US & Canada

US consulate murders: Mexican 'gang members' charged

US Attorney General Eric Holder at a news conference on 9 March 2010
Image caption Eric Holder said the US would continue to fight the gangs operating in the US and Mexico

Ten suspected Mexican gang members have been charged over the murder last year of three people with ties to the United States consulate in Ciudad Juarez.

A federal court in the US state of Texas said the 10 belonged to the Barrio Azteca gang.

The gang is accused of drug smuggling, kidnapping and money laundering on both sides of the US-Mexican border.

The killings raised fears that US interests had become a target in Mexico's drugs war.

Lesley Enriquez, a US citizen working at the Juarez consulate, and her American husband Arthur Redelfs were shot dead in their car after leaving a social event in the city.

Ms Enriquez, 35, was four months pregnant when she died. The couple's seven-month-old daughter survived the attack and was found crying in the back seat.

The husband of another consular official, Jorge Alberto Salcedo, was killed in a near-simultaneous drive-by shooting as he drove away from the same event.

'Zero tolerance'

Seven of those indicted over the killings are in custody in Mexico, while three remain at large.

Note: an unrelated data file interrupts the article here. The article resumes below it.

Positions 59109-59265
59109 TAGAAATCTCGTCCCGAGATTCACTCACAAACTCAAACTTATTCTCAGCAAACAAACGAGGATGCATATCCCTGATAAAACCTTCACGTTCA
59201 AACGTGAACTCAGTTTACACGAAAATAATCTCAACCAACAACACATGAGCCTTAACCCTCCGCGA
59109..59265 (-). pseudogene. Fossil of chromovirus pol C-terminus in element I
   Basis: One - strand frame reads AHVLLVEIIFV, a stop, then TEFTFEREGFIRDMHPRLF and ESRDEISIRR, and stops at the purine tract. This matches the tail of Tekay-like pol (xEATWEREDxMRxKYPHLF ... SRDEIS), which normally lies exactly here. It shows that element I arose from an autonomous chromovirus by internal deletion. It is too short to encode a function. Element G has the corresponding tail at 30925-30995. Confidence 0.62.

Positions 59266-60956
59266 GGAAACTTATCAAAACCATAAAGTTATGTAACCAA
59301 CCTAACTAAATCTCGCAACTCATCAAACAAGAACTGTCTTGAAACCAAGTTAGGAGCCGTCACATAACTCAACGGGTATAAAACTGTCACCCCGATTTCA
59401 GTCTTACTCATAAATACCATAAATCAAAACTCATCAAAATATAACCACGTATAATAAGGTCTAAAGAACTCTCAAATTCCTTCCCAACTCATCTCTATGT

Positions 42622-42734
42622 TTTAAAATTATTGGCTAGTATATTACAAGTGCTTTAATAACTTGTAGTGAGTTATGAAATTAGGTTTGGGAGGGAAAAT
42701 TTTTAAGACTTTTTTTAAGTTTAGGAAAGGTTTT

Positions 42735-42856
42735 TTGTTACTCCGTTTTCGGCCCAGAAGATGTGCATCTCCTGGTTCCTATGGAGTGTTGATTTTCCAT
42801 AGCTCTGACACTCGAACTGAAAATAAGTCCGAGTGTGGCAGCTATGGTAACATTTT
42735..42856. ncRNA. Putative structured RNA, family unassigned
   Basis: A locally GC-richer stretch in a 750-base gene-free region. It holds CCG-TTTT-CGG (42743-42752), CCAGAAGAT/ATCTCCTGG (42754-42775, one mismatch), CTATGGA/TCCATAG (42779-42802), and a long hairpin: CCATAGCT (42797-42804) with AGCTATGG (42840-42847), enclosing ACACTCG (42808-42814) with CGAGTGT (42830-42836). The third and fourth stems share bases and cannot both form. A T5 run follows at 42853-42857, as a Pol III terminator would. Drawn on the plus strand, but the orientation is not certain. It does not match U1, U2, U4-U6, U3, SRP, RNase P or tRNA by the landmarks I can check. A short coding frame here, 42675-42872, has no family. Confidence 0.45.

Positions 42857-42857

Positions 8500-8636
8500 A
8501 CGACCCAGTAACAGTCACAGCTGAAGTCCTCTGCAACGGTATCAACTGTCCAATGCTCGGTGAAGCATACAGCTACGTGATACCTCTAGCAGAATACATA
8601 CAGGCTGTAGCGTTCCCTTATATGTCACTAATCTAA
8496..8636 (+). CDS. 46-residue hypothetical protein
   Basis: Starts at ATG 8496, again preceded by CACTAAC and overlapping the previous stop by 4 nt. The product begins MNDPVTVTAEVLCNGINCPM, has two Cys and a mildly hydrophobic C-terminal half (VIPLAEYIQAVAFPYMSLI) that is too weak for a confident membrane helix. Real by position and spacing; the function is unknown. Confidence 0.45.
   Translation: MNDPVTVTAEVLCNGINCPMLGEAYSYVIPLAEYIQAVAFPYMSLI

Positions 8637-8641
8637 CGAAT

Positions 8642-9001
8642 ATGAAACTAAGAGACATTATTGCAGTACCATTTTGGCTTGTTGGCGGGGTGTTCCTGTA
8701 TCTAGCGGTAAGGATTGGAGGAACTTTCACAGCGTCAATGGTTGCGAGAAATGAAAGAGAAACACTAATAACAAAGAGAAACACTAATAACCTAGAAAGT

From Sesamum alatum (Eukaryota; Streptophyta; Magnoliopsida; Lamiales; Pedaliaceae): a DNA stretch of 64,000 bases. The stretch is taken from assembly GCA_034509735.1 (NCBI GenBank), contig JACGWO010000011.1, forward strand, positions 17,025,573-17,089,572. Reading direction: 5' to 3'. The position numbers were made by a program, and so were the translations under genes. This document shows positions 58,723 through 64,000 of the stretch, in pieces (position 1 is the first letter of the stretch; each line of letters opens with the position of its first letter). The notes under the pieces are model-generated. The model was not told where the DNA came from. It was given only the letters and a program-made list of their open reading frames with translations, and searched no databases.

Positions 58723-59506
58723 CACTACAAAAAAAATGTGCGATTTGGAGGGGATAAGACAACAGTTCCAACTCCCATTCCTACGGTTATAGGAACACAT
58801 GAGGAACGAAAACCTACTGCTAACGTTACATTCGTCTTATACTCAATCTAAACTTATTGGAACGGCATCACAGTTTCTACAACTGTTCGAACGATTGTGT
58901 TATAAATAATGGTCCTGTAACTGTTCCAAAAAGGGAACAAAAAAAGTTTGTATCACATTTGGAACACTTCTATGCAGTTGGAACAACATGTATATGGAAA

US Attorney General Eric Holder said the indictment would send out a message to anyone wanting to harm the United States.

"These arrests and criminal charges will disrupt Barrio Azteca's current operations, and they reaffirm that we will not tolerate acts of violence against those who serve and protect American citizens," Mr Holder said.

Assistant Attorney General Lanny Breuer said the indictment offered "a chilling picture of a highly organised, and extremely brutal gang".

The indictment described the evolution of Barrio Azteca from a violent prison gang in the 1980s to an international drug-trafficking ring.

Among the 10 people charged is alleged Aztecas leader Arturo Gallegos Castrellon.

Shortly after his capture in November, he reportedly confessed to ordering 80% of the murders committed in Juarez over the previous 15 months.

Police said Mr Gallegos told them he had also ordered the shooting of three people linked to the US consulate in Ciudad Juarez in March 2010.

Ciudad Juarez, on the border with the US, is by far Mexico's deadliest city with more than 3,000 murders in 2010.

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